Lab 9: Serial Communication/Wireless Control


This lab was broken up in to two sections. For the first serial lab, I sent data from a potentiometer to a program on the computer. The program graphed the output of the sensor on screen. For the second serial lab, I sent data from two potentiometers to control the position of a shape on the computer screen. For the final portion of this lab, my lab partner and I created a doorbell using wireless communication–one Arduino controlled the button, while another Arduino controlled the buzzer.


First, I connected the potentiometer to the Arduino microcontroller just like I’ve done in many other labs previously. I displayed the output of the potentiometer sensor on the Serial monitor of Arduino’s programming environment using the Serial.write() function.

Using Serial.write() displays a bunch of unreadable data. To make it readable, I used a program called CoolTerm that displays the incoming data as ASCII and hexadecimal characters such as this:

Next, I graphed the values I received from the potentiometer sensor using Processing programming language. I used the code given in the lab assignment.

Here is the result:

For the second serial lab, I added another potentiometer to the circuit. I then controlled the position of a simple two-dimensional shape made in Processing using the potentiometer–one potentiometer controls the x position, the other controls the y position. Once again, I used code given in the lab assignment.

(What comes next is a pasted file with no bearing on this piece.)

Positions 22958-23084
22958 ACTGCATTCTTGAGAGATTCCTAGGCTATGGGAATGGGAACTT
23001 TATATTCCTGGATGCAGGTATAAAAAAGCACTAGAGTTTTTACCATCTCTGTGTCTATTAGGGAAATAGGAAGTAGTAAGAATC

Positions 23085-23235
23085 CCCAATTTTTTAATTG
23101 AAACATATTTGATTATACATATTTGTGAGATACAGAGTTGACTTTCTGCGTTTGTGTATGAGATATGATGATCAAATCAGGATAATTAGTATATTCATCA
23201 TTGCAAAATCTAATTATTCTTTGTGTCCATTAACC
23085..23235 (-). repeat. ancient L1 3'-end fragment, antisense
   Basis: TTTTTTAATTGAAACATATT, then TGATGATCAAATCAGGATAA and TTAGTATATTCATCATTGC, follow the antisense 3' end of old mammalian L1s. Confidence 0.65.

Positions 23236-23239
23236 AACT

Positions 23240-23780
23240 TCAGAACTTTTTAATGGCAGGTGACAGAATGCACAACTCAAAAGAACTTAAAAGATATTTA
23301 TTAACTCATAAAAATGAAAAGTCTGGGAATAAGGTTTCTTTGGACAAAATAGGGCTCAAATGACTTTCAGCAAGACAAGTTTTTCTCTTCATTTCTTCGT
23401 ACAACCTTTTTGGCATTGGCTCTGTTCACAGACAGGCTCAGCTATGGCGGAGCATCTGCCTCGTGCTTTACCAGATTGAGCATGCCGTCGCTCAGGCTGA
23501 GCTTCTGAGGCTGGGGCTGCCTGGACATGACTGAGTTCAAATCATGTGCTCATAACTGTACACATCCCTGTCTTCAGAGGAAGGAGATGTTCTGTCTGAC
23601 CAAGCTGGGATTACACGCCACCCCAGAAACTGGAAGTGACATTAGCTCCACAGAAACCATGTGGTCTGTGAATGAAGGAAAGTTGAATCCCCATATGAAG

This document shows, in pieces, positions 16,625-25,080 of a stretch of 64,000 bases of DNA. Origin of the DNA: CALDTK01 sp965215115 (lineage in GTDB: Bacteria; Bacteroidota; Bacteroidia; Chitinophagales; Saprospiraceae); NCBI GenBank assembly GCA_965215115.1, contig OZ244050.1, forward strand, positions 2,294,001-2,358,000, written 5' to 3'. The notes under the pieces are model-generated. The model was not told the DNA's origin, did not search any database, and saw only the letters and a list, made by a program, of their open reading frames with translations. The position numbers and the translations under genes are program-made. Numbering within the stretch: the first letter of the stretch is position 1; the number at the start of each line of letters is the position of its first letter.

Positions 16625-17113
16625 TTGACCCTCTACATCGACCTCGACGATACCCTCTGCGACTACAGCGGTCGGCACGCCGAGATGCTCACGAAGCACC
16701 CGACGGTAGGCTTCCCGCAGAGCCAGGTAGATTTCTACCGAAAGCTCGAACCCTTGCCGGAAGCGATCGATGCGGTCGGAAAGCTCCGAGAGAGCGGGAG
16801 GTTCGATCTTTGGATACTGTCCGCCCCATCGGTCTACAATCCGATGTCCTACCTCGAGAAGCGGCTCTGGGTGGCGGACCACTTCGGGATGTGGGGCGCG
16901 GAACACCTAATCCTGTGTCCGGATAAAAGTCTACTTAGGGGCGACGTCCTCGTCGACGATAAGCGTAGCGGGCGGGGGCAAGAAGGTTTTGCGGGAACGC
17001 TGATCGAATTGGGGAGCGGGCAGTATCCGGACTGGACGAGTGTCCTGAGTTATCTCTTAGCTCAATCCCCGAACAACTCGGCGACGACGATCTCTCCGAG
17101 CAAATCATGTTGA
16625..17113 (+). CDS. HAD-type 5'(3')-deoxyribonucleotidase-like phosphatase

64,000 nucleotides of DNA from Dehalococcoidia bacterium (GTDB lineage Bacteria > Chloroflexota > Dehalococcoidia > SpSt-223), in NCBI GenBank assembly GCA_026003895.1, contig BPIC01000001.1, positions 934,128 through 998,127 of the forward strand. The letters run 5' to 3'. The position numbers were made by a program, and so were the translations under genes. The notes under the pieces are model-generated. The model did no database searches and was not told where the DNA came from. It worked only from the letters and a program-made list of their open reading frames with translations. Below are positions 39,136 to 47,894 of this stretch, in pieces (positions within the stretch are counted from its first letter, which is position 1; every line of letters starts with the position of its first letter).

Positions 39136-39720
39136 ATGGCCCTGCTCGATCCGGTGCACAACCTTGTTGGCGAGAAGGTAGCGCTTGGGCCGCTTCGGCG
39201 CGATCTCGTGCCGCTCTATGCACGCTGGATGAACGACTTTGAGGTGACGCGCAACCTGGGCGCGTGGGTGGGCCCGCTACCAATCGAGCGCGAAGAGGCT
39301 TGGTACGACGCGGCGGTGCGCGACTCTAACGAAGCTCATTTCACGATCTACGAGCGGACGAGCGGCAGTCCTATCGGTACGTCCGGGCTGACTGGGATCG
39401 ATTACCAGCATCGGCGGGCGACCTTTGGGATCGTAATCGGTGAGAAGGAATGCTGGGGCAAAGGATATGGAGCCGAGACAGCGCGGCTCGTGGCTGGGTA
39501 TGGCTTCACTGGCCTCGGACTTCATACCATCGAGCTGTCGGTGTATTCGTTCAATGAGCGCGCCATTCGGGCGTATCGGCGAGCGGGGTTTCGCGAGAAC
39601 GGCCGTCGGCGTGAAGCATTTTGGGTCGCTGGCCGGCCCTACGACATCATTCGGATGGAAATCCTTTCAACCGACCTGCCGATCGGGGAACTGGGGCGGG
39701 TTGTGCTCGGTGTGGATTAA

Here is the result:

For the wireless communication portion of the lab, my lab partner and I paired up with another lab group–we were the button, the other group was the bell. We used a new (to us) electronic known as the XBee. The XBee allows us to communicate wirelessly to another XBee, thus allowing us to control electronics from far distances. We first had to configure the XBees by using a USB serial adapter board. We followed simple instructions to ensure the XBees were on the same radio signal as each other, much like pairing a remote control car with its controller.

After the hardware was in place for us and the other lab group, we programmed our Arduino to act as the button. We added an LED to our circuit to provide feedback from the bell group back as a “handshaking” confirmation that the communication was successful.

Here is the working result:


This lab was a gateway to wireless communication possibilities in Arduino project development. I really enjoyed this lab as my mind was reeling the entire time with possibilities for future projects. Overall, this lab was engaging and interesting just as all the other labs. I can’t wait for our final projects!

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